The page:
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Revenue and mergers and lawsuits, oh my god. But this Friday morning we're flipping the lens and looking at Big Tech from a more personal, everyday perspective.
When the pandemic and remote collaboration became critical, Google was well positioned. It had the leading email service, popular productivity software with real-time collaboration built in, and a variety of text, audio, and video communication apps (some would say too much variety). But Google didn't take the big spotlight. It was mostly newer players like Zoom, Slack, Asana, and even Microsoft Teams.
Back at the Googleplex, however, big changes were underway. Javier Soltero, who was hired by Microsoft last year, oversaw a redesign of Google's productivity and communications suite. Soltero's efforts to modernize and better integrate all apps were presented a few weeks ago, but not fully implemented yet. They are known as Google Workspace. Finally, you can start a new document in the chat app or, conversely, start a chat or video conference while you are writing a document. Soltero shouldn't be underestimated: he was one of the brains behind the brilliant Acompli app that Microsoft bought and integrated into Outlook.
However, some of Soltero's recent endeavors have sparked some controversy. That was the decision to rename all of Google's mobile apps with new multi-colored icons. I nodded in agreement with some of the Twitter outrage over the confusing and similar looking new icons. The somewhat satirical account Killed By Google had possibly the most succinct summary of what was wrong:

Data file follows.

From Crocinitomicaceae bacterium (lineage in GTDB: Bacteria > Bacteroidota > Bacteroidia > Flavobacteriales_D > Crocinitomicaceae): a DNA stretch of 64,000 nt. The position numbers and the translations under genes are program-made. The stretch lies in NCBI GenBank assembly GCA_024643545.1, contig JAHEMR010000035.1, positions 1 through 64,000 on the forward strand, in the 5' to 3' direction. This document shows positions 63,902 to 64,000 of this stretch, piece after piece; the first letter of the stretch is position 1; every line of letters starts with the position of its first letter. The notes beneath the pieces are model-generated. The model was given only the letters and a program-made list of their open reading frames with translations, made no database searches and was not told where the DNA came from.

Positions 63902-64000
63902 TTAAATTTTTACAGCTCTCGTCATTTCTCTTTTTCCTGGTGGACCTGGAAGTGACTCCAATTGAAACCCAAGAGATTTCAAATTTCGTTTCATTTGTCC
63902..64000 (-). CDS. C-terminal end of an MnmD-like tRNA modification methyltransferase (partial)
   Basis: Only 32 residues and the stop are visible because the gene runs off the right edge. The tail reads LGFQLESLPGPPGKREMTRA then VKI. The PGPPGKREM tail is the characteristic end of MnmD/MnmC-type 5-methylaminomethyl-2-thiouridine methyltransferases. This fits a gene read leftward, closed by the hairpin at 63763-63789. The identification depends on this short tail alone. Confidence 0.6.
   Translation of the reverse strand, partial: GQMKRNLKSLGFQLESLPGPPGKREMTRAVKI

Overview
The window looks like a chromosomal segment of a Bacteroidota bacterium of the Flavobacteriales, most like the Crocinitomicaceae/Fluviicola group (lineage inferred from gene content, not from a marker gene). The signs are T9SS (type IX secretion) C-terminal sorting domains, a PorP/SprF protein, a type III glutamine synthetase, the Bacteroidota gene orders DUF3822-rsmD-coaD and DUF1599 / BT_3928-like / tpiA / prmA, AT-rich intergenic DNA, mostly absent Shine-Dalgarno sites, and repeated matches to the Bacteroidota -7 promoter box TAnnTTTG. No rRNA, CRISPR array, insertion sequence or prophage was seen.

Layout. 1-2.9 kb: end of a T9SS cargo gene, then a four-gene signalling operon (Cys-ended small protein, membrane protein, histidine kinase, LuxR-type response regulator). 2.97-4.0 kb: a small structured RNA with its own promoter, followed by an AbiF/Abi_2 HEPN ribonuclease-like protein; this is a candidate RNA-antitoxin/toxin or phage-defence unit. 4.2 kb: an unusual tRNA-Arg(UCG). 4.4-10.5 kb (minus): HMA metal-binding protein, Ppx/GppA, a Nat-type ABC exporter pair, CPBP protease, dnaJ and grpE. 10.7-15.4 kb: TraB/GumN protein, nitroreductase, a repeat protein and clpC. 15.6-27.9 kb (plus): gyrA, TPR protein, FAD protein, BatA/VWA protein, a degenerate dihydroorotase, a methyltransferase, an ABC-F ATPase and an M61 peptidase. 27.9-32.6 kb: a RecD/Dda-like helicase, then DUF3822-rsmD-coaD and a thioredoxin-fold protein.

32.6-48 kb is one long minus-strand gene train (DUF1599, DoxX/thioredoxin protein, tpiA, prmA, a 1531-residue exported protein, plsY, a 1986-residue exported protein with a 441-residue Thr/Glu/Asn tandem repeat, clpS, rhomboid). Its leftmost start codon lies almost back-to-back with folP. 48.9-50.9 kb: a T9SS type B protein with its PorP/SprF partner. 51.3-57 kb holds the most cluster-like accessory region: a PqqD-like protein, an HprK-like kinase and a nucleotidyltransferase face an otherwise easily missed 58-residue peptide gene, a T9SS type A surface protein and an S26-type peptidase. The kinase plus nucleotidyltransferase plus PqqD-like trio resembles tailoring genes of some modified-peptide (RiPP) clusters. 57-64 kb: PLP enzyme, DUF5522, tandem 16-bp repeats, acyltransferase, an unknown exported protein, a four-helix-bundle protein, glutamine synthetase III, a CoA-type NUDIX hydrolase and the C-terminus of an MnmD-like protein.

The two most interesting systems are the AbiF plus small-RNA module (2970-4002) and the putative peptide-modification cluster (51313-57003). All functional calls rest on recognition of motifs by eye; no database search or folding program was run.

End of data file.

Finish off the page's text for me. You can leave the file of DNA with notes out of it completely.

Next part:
Ars Technica reporter Ron Amadeo offered a simple solution: just use the icons from Android 6 Marshmallow, circa 2015. “Every single icon here is an improvement on the current icon. We have to go back. "
There were some fans too. The Stockholm designer Daniele Tottle was enthusiastic about the consistency and visual linkage of all apps. Brand consultant Jennifer Volmer praised how the similarity of the new icons indicates the possibilities for collaboration between the apps. According to Google, the new designs were developed using a “strict process” that included tests “specifically for findability and contrast ratios”.
I've also reached out to some top design and usability experts. Former Twitter chief designer Josh Brewer, who now creates the Abstract design app, pretty much described what my brain was feeling. The new icons are "so nuanced that I now need to pay more attention to make sure I'm launching the app that I think I am – aka increasing cognitive load," he says, adding that the changes throw away years of piling up brand loyalty.
But Jared Spool, co-founder of the Center Center's design school, predicted it would all be over. “Designers want to have opinions and change symbols to get them to exchange opinions,” he says. "But in the long run it won't make any difference in the actual use of the products."
Maybe my weekend project should figure out how to change icons on iPhone in iOS 14 in new ways? We'll all adjust sooner or later, Jared and Josh predict. In the meantime, reduce the cognitive load on your brain and wish you a good weekend.